The Chicken Rule You Should Break, According To Kelsey Barnard Clark

When it comes to proteins, chicken is one of the most commonly used by many home cooks, yet it can be a bit tough to master. Boneless, skinless chicken breast has a bit of a reputation for being dry and tasteless, and they require a bit of extra love to really keep that moisture locked in there (via The Kitchn). Luckily, Kelsey Barnard Clark, the winner of season 16 of "Top Chef," has one particular rule that all home cooks should break if they want juicy, tasty proteins — and it just involves making an adjustment to the temperature.

According to Clark, most people cook protein like chicken at a temperature that is far too low, for far too long (via While the low and slow method can work for some things, like braising meats or getting incredibly tender roast in your slow cooker, it isn't always the best solution. Instead, Clark recommends cranking the heat up higher than you normally would. Rather than sticking it in the oven at the standard 350 degrees Fahrenheit, she suggests increasing the temperature to 415 degrees Fahrenheit for chicken in order to obtain brown, crispy skin and a moist, juicy interior. As an added bonus for busy home cooks, a higher temperature generally means less time, so you can get your quick and easy dinner on the table in no time at all!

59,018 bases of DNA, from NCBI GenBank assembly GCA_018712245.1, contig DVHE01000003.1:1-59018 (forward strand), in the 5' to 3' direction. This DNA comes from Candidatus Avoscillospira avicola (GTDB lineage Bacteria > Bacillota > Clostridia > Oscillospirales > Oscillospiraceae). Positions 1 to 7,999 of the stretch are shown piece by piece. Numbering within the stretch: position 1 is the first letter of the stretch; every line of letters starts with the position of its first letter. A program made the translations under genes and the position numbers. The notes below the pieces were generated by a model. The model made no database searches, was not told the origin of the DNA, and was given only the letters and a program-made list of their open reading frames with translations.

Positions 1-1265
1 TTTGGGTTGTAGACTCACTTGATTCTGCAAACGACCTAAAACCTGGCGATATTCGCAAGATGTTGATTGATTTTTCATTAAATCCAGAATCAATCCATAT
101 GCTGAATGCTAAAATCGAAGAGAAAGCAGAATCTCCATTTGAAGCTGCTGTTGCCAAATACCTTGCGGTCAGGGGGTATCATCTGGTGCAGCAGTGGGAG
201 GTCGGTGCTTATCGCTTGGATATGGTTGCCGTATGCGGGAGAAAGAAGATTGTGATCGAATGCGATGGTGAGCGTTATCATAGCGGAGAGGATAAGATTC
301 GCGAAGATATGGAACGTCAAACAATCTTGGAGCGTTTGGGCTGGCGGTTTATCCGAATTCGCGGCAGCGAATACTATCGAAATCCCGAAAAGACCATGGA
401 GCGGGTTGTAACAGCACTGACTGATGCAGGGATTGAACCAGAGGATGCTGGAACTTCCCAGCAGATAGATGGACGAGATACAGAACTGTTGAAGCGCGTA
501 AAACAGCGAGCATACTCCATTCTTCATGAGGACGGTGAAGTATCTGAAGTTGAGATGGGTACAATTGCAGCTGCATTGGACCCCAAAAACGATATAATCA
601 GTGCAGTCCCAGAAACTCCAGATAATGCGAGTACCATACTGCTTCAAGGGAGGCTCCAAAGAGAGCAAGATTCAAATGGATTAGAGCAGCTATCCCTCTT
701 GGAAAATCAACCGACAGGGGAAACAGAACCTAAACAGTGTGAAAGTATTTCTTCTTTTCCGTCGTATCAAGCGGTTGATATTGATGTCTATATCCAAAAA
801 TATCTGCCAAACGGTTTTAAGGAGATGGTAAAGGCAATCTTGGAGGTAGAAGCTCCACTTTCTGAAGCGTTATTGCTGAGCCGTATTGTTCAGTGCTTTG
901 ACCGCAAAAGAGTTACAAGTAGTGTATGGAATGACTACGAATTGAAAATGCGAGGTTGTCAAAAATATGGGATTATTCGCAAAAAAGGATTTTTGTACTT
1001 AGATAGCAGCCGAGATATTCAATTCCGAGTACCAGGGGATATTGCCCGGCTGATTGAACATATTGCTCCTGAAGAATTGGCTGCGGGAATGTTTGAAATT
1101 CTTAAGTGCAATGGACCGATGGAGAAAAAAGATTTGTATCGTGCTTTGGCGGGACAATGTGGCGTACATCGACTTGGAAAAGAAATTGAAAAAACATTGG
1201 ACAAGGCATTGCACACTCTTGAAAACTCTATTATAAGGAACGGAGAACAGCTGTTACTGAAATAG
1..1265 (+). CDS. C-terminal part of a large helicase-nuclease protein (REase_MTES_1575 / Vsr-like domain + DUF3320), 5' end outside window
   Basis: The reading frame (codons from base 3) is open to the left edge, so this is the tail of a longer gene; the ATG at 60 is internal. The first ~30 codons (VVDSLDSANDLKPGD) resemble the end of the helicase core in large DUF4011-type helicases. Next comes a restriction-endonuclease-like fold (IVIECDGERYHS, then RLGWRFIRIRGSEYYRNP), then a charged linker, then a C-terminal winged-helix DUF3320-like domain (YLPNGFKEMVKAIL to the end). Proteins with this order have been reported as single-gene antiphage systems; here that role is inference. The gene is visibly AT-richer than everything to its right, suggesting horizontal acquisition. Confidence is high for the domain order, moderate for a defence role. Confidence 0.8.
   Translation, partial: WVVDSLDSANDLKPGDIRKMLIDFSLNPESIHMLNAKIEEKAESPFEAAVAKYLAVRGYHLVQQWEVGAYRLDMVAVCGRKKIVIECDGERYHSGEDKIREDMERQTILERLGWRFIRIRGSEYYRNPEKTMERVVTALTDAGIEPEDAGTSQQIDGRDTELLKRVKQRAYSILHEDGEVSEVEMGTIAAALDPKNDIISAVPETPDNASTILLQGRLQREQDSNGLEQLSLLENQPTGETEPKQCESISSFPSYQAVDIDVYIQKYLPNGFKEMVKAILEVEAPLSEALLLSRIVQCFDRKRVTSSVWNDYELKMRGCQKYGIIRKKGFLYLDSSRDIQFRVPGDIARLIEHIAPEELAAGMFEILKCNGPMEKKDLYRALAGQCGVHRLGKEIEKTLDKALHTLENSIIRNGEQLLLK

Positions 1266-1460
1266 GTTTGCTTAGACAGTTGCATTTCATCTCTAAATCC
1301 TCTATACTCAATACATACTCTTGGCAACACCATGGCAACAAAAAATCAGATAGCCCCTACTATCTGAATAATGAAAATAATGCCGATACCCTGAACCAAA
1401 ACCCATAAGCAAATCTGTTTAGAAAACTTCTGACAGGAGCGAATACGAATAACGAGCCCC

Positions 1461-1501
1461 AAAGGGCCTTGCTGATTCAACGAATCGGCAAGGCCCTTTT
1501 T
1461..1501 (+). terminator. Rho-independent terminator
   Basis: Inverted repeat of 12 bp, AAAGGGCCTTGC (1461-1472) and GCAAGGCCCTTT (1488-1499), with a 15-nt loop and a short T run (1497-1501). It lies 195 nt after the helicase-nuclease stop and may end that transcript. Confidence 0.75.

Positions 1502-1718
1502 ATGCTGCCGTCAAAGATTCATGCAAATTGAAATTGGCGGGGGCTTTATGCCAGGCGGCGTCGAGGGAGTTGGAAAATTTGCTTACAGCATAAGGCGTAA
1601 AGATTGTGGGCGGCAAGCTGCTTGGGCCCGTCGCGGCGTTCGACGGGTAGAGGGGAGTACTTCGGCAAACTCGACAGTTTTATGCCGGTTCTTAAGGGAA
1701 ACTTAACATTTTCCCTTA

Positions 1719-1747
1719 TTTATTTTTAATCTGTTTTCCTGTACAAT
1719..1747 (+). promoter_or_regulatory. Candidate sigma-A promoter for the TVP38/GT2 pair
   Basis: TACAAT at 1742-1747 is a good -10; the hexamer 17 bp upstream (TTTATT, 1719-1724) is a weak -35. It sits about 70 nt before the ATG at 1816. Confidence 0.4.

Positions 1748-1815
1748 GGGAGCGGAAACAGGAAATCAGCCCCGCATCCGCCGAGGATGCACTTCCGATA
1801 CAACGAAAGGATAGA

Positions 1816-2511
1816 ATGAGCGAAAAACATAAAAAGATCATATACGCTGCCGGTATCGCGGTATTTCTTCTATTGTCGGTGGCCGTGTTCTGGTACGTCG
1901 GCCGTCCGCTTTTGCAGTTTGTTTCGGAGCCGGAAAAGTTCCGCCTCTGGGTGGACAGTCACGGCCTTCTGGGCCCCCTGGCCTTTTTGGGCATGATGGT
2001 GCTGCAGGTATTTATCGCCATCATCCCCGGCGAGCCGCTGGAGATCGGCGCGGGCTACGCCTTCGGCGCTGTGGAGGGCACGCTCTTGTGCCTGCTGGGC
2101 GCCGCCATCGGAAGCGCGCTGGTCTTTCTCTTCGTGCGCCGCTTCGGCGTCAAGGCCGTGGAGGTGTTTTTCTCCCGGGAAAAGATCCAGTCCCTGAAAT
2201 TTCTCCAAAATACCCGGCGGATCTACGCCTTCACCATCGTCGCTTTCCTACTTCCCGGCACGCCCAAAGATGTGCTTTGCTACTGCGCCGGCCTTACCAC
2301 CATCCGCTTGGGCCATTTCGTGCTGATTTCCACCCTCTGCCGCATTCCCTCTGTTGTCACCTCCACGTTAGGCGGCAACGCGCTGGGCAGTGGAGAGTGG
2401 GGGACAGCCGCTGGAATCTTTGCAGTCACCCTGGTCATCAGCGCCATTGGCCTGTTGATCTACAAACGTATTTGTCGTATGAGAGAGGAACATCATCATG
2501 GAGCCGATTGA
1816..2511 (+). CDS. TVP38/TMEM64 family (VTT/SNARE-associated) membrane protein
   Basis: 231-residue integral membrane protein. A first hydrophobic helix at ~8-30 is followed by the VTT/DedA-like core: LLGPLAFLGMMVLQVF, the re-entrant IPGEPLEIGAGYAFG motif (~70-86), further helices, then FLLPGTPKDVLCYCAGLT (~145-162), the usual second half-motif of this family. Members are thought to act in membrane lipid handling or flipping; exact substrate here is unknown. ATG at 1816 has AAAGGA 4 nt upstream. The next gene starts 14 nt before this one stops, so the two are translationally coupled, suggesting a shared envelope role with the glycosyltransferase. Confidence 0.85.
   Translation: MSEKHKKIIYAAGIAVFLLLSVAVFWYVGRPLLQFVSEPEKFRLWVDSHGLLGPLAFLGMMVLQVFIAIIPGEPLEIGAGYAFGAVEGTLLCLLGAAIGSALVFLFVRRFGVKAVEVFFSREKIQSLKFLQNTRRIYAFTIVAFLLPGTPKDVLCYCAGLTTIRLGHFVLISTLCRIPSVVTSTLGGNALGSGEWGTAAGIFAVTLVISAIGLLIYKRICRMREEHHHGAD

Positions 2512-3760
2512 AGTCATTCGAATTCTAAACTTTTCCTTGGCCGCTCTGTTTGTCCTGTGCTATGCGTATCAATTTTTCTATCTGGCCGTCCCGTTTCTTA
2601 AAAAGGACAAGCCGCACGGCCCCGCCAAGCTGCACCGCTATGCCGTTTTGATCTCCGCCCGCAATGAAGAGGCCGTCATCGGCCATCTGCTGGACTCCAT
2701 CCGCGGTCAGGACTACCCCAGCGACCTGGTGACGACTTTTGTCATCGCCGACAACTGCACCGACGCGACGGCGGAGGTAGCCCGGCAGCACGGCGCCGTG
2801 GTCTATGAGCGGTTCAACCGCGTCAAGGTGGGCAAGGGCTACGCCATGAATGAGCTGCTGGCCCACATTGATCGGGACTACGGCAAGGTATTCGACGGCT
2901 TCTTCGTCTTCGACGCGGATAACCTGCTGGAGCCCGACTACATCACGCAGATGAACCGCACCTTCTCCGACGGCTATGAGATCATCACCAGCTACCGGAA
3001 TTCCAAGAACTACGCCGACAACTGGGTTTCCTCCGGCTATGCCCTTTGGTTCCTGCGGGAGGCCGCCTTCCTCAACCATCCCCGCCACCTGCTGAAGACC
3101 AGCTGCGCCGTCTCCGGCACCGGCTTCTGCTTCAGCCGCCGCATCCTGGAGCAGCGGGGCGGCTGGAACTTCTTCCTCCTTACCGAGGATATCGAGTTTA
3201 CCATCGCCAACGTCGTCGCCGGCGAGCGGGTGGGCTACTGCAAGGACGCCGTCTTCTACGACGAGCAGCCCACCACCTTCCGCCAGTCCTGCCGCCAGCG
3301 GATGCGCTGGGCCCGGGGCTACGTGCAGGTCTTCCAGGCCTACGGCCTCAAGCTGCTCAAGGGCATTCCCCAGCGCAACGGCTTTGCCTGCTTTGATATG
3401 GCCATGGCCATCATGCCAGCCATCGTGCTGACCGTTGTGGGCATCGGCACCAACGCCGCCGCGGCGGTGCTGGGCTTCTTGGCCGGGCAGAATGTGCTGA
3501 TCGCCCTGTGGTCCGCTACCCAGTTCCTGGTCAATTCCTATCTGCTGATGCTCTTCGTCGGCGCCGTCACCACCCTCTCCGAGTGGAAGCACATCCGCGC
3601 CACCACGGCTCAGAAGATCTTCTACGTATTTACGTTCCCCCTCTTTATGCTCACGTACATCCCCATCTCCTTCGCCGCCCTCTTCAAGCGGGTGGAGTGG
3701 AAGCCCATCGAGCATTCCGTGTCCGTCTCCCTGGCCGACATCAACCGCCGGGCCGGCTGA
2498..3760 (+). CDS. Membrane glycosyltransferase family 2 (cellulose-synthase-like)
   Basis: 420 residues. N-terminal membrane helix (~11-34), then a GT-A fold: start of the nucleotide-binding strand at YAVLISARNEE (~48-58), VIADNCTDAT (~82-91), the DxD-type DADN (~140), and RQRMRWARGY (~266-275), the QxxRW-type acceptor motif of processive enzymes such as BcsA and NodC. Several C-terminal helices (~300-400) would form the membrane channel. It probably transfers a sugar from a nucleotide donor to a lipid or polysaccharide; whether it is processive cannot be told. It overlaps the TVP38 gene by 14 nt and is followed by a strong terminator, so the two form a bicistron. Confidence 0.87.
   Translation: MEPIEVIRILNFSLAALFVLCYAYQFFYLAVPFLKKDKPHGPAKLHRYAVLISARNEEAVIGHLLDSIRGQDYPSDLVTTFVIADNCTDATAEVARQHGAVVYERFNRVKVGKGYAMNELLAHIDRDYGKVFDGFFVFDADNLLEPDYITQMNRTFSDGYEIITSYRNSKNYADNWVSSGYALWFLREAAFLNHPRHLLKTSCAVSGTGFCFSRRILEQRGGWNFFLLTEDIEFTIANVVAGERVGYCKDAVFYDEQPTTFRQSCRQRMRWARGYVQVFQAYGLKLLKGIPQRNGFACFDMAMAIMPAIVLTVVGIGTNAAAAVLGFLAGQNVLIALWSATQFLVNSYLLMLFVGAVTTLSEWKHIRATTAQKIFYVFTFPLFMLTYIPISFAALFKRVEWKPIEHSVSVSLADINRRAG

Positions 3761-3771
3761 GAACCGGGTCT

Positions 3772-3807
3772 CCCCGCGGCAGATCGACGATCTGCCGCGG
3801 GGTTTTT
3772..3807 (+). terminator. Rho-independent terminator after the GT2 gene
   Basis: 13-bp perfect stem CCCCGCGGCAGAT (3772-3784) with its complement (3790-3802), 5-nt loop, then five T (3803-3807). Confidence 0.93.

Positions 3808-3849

A few more tips for juicy chicken

Okay, you've cranked up your oven temperature to something over 400 degrees Fahrenheit, as Clark suggested — but what else can you do to ensure your chicken ends up delectably moist rather than undesirably dry? First of all, particularly for relatively low-fat proteins like chicken breast, start by adding some fat — there's a reason that so many roast chicken and turkey recipes involve rubbing butter under the skin in order to get that fat into the protein (via Foodie Crush). There are certain other ingredients that can help deliver a burst of moisture, such as a sliced lemon in the protein's cavity.

Additionally, don't feel like you need to babysit your chicken and constantly baste it every fifteen minutes in order to get a crispy on the outside, tender on the inside roasted chicken. In fact, as chef Thomas Keller told Epicurious, this process may just end up creating a bit of extra steam that won't really impact your bird. He recommends just leaving your protein in that oven with the heat cranked high, undisturbed, and only doing a quick baste at the end to really lock in those juices.